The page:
21st Century Initiative holds second open forum

By on November 22, 2013

By Simon Isham–

Provost Shirley Willihnganz’ 21st Century Initiative continues to develop its goals through a series of open forums, presented by university administrators.

The open forum, the second this month, occurred this morning in Chao Auditorium. Several chairpersons for academic departments were in attendance to voice their opinions and listen to the proceedings.

The Initiative’s basic decision-making structure is divided into five committees, many of which have subcommittees. They are as follows:

  • Technology, Technology, Engagement and International Committee, represented by Marica Hern, dean of the School of Nursing
  • Academic and Research Priorities Committee, represented by Christopher Doane, dean of the School of Music
  • Financial Health Committee, represented by John Sauk, dean of the School of Dentistry
  • Culture of Excellence Committee, represented by Blake Hasselton, interim dean of the College of Education and Human Development
  • Student Committee, represented by SGA President Carrie Mattingly

Excluding the Student Committee, which Director of Communications John Drees said did not feel ready to present its findings in an open forum, all committees were represented. Christopher Doane was absent from the meeting, but sent Interim Dean of the School of Arts and Sciences John Ferre as a proxy. Each committee was given 30 minutes to present.

Marcia Hern, of the Technology, Demographics and International Committee, said that her committee recommends:

  • Identifying reasonable and effective technologies with which to outfit every U of L classroom
  • Exploring alternative Learning Management Systems other than Blackboard
  • Providing greater access to WiFi on campus
  • Identifying alternative methods of alerts in the events of natural disasters and other emergencies
  • Focus targeted growth efforts on science, technology, engineering, mathematics and health programs
  • Develop strategies to increase the number of graduate students
  • Consider increasing summer and nighttime enrollment
  • Strengthen scholarship opportunities for minority students
  • Determine appropriate percentages of international students studying at U of L, as well as the number of U of L students studying abroad

Arts and Sciences Interim Dean John Ferre, who spoke for the Academic and Research Priorities Committee, said the committee had identified eight “concentrations” in which the university ought to focus its academic and research spending. Those categories are:

  • Literacies and competencies
  • Relationship science
  • Family and human development
  • Major disease research prevention education and services
  • Environmental interactions
  • Justice and conflict transformation
  • Risk management and security
  • Economic growth

The concentrations were “intended to represent the intersection point of emerging areas of excellence, student demand and interest, societal need or relevance, and opportunity for investment,” according to the committee’s latest official report; however Ferre said at Friday’s meeting that many categories were still not represented. Some additional considerations are:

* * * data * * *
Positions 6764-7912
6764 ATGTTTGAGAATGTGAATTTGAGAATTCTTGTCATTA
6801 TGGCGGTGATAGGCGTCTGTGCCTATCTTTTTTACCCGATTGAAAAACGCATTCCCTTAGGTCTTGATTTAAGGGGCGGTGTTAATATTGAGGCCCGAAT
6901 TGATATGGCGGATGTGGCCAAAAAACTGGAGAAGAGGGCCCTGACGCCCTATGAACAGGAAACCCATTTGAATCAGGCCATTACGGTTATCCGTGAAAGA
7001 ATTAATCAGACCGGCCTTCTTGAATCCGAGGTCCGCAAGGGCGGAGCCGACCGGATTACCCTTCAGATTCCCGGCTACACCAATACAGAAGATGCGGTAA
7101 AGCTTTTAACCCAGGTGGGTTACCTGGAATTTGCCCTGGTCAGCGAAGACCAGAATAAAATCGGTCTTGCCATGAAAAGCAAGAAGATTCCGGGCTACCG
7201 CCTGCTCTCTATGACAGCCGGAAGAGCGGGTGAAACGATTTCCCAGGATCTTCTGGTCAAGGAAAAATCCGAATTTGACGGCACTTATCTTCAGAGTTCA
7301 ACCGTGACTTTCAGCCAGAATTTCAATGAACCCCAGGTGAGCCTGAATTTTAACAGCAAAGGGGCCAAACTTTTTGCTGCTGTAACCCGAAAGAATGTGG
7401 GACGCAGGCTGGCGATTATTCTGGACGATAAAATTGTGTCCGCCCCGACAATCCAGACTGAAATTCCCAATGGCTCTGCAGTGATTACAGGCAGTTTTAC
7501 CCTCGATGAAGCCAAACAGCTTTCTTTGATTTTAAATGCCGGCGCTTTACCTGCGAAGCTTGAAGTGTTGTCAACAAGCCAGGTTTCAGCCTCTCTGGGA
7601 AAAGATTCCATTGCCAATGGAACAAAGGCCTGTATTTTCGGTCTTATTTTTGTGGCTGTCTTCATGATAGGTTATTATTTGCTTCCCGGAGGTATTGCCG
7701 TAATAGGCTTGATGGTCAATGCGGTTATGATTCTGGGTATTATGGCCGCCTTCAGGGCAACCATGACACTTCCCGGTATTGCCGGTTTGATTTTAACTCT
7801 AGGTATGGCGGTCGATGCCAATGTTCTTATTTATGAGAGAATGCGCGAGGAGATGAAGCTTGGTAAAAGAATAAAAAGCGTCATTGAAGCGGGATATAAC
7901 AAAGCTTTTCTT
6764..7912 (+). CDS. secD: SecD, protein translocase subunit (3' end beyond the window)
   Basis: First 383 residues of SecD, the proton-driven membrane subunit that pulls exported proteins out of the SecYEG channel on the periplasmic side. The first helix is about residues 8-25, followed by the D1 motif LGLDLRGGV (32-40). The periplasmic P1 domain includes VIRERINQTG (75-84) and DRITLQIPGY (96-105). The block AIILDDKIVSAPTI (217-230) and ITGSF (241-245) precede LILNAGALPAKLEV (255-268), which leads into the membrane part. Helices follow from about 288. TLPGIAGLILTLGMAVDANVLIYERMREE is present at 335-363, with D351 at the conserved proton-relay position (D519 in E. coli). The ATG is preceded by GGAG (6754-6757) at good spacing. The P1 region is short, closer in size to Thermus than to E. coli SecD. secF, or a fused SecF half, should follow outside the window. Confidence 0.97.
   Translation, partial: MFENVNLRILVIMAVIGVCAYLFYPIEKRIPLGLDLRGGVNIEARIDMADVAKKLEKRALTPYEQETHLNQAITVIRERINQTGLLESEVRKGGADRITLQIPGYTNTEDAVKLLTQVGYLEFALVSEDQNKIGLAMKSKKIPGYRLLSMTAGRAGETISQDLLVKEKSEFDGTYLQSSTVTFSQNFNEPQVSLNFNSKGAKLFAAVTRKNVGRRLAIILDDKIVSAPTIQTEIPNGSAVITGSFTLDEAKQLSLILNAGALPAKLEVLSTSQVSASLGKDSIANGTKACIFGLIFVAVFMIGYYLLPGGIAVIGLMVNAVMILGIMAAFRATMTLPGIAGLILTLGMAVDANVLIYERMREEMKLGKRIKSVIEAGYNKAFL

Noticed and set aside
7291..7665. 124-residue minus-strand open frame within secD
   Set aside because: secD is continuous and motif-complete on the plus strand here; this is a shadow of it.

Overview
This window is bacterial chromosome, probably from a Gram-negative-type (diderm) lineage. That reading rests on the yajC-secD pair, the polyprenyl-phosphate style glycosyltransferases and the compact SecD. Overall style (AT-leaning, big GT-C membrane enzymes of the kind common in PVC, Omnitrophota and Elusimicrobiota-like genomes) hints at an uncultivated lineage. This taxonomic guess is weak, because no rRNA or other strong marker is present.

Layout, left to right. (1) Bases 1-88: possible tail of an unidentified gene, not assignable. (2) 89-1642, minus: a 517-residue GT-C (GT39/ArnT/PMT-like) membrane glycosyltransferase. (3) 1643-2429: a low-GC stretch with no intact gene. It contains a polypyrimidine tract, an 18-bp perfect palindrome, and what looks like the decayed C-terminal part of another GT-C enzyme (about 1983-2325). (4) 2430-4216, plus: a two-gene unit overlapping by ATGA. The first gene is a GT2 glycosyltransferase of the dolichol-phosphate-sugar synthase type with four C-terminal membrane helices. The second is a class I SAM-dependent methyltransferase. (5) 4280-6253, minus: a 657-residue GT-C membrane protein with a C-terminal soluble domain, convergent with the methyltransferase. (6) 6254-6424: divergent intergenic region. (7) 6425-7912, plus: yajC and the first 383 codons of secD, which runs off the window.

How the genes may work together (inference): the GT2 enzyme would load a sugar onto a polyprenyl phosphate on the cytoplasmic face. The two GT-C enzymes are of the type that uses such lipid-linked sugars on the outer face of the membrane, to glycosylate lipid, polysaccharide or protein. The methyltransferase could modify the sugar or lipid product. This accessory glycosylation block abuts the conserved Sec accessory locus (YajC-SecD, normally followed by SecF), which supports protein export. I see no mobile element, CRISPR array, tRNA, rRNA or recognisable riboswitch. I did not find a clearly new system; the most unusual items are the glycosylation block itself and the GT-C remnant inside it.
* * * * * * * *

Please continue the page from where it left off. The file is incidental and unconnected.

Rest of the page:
• Physical and mental health
  • Arts and expression
  • Engineering and technology — which Ferre noted was broader than just Speed School
  • Compassion work

Ferre also said that modern language programs are an area of great student demand, and are not yet represented on the list. “If we can refine these things, if we can figure out barriers and put it out there for more public brainstorming if you will, that’s kind of the way it needs to move on the schedule,” he said.

When the floor opened for questions and comments, Dr. Joseph Steffen, biology professor and Faculty Senate chair, said, “What is the name of the committee? Academics and Research. When we look at these categories, is it really academic, or is it research? … I look at those as sort of implicitly being research.”

John Sauk of the Financial Health Committee talked about ways to make staffing more effective.

“As it turns out, all of us have created these business operations in our schools … and there (are) over 120 different business operations that go on. And some of them work very well. Others don’t work so well. Part of the reason is … there’s not a lot of infrastructure to support it, so you’ve got one person doing HR, doing a little bit of IT and doing a little bit of finance, and there’s nobody to help that person below them in the whole operation. Consequent to that, we have a lot of staff that don’t get promoted because they’re kind of locked into a little pidgin-holed position. There are ways of optimizing this,” he said.

The morning forum was followed by a second forum in the afternoon.

Further questions for the committees can be sent to John Drees, at [email protected]

About Simon Isham

Simon Isham is the former Editor-in-Chief of The Louisville Cardinal, where he has worked since 2012. For his reporting at the Cardinal, he has won awards from the Kentucky Press Association and the Louisville chapter of the Society of Professional Journalists. He has also written for LEO Weekly and Insider Louisville. He graduated in December 2014.

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